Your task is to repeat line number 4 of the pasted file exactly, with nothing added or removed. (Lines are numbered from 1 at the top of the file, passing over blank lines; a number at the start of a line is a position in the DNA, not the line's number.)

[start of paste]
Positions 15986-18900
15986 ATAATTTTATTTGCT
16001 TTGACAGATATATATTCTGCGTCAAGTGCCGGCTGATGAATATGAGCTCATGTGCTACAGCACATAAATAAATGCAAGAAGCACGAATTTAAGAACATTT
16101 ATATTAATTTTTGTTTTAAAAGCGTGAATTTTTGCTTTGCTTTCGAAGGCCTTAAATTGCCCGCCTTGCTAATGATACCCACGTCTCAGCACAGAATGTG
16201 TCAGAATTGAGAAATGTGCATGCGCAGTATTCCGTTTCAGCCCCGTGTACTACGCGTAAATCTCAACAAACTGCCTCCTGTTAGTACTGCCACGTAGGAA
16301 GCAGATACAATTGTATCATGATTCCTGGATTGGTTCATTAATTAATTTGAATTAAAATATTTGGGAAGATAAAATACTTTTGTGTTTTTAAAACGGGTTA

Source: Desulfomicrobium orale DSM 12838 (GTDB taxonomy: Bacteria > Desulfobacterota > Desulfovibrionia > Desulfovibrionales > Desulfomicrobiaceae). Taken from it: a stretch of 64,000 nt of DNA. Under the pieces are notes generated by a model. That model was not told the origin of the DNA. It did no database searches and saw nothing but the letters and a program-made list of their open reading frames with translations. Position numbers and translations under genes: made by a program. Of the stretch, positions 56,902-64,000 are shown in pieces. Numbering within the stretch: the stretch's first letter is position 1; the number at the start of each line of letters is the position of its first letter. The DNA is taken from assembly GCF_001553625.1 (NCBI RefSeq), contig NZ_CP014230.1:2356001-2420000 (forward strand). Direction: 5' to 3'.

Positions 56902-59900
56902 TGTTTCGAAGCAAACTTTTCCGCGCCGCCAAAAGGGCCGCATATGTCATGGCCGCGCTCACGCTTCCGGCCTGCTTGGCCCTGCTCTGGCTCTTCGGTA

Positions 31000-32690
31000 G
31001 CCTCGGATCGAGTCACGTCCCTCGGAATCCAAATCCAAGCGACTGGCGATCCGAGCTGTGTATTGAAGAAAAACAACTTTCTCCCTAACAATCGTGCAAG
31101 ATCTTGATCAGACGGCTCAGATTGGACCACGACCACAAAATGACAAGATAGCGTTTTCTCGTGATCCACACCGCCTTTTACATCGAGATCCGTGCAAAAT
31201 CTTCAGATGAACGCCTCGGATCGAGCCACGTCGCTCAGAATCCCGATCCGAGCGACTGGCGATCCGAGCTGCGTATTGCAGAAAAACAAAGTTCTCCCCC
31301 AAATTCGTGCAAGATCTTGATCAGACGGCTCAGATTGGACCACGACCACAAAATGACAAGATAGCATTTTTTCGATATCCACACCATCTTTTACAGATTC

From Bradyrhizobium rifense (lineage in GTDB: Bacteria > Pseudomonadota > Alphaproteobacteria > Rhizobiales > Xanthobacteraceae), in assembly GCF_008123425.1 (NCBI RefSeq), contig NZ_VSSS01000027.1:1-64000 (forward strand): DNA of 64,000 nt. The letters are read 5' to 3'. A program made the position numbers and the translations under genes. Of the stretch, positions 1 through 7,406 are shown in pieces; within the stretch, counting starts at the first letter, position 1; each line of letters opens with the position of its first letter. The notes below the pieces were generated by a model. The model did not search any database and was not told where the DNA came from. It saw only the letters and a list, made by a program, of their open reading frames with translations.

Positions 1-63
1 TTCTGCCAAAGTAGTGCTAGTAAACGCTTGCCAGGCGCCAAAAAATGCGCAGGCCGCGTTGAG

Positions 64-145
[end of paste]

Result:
16101 ATATTAATTTTTGTTTTAAAAGCGTGAATTTTTGCTTTGCTTTCGAAGGCCTTAAATTGCCCGCCTTGCTAATGATACCCACGTCTCAGCACAGAATGTG